Two leaders of the successful referendum to remove Britain from the European Union were recently in California, where they said favorable things about the newest version of a plan to split the state in pieces. As Arron Banks told a British newspaper: “It’s the world’s sixth largest economy, and it’s very badly run.” He isn’t the only person to believe that a breakup may be the best way to solve California’s intractable problems.

Some news reports about the Yes California independence campaign used the term “Calexit,” which makes for good headlines because it sounds like “Brexit,” but it’s confusing. Some left-leaning activists indeed are pushing a far-fetched “Calexit” idea to create a new California nation, something that has gained publicity after Donald Trump’s victory shocked Democratic-dominant California. This Yes California campaign has a ballpark-zero chance of gaining traction. It’s mostly about venting.

While creating a new nation would tear the United States asunder, redrawing state boundaries is nowhere near as unthinkable—or as dangerous—as some suggest.

“We should explore creating more states so we have a democracy that’s closer to the people,” said Scott Baugh, a former Republican assemblyman who met with Banks and Nigel Farage when they were in Orange County to receive an award. California has nearly 40 million people and is growing. At what point is the population too large for a single state, he wondered in a recent interview. That’s a question Californians have been asking since the early days of the state’s existence.

When a motley crew of American settlers, native-born “Californios” and European immigrants assembled in Monterey in 1849 for a constitutional convention, there was wide disagreement about where to put the eastern boundary for the proposed state of California. Some wanted an enormous state that would have encompassed a lot of modern-day Utah.

Since California achieved statehood in 1850, residents have floated dozens of plans to break it up. A proposed 2016 measure to carve it into six states, which did not make it onto the ballot, was initiated by a Silicon Valley entrepreneur, Tim Draper, who also is behind the effort that Banks and Farage recommended. News reports suggest his latest plan is largely to split the state east to west, but Mr. Draper told me his idea has no specific boundaries yet.

“We are doing deep research on everything from infrastructure to higher education to safety to water to the electric grid to politics to income levels to health care,” Mr. Draper said.

I’ve flown the State of Jefferson flag at my little ranch, a reminder of a continuing partition movement dating to World War II. Residents of California’s northern counties and Oregon’s southern counties complain that their tiny populations’ concerns get short shrift here in Sacramento and in Salem, Oregon. It’s now mainly a California movement to create one separate state in the far north. Some Jefferson backers say it’s basically a cry for help from a region suffering joblessness and an eroding tax base.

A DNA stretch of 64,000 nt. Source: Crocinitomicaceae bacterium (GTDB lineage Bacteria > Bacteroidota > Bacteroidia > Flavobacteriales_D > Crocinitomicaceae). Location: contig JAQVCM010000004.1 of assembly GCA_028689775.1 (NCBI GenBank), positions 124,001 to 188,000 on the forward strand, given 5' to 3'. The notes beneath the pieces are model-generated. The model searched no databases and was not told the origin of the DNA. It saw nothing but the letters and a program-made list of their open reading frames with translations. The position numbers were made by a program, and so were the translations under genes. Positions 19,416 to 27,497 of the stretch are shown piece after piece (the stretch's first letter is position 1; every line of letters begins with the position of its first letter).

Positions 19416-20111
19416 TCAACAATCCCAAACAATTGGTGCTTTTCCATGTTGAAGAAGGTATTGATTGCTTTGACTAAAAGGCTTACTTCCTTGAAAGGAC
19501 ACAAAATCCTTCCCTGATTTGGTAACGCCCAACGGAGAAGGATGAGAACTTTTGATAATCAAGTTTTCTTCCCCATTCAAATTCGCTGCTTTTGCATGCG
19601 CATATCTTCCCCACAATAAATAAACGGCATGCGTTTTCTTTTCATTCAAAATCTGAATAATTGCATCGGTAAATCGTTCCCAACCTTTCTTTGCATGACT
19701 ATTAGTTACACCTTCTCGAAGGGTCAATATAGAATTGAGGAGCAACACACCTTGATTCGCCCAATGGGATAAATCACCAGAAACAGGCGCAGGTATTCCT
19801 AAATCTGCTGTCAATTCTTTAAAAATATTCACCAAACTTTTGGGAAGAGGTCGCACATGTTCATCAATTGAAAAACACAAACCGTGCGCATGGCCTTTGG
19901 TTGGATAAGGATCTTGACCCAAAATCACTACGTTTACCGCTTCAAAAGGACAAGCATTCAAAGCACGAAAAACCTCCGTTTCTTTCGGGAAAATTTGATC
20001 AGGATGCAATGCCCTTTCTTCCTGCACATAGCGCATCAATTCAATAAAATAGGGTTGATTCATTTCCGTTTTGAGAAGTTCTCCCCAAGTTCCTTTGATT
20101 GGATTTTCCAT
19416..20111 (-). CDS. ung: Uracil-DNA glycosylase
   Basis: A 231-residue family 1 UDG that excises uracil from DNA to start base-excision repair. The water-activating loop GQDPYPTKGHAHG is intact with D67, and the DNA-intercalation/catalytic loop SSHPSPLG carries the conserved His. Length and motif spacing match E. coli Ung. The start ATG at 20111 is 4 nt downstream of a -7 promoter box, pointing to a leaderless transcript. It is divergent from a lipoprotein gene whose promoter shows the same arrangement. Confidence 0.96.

As an example, a group of elected sheriffs met in Yreka, California, a few years ago, where they vowed to defy rules limiting public access within publicly owned lands. It was an astounding act of frustration at federal and state land-use policies that didn’t consider the concerns of local residents. But their meeting never gained attention in either state capital. These rural areas in the “north state” have watched their timber, fishing and mining industries dry up, and many officials in that region blame environmental policies that are drafted with dense urban areas in mind.

Yreka is the county seat of Siskiyou, which is physically larger than Los Angeles County, but its population of 44,000 is dwarfed by the latter’s 10 million residents. How do residents of a small-population county get their voices heard in a state where one of 58 counties is more populous than 41 other states? For additional perspective, San Bernardino County is larger geographically than New Jersey, Connecticut, Delaware and Rhode Island combined.

And it’s not just a problem in California’s desolate regions. Even Democratic officials in the blue-collar San Joaquin Valley, a four-million-population region where oil-drilling and agriculture are major industries, are often at odds with their party’s priorities. Hard-pressed industrial cities in California such as Fresno and Bakersfield are worlds away from Santa Barbara and Napa Valley. Residents of Orange, San Diego and Riverside counties are often frustrated by the outsize influence of nearby Los Angeles.

Like many Californians, I haven’t embraced any particular proposal, but there’s no reason current boundaries can’t be adjusted to meet the needs of a changing population. Residents of Chico could still visit San Francisco on the weekend, just as I can now travel to Reno, Nevada, to play the slots. But a partitioned California—or Texas or Florida, for that matter—could improve millions of people’s chances at self-government. It would also make sense on a federal level, given that nearly 40 million Californians are represented by two senators — the same number that represent Wyoming, which has fewer than 600,000 residents.

Some readers may scoff at this seemingly pie-in-the-sky notion, but state boundaries have long been fluid and even illogical. People also thought Brexit was an impossible idea. But state boundaries aren’t sacrosanct. Maybe it’s time to reduce political division by adjusting the political lines.

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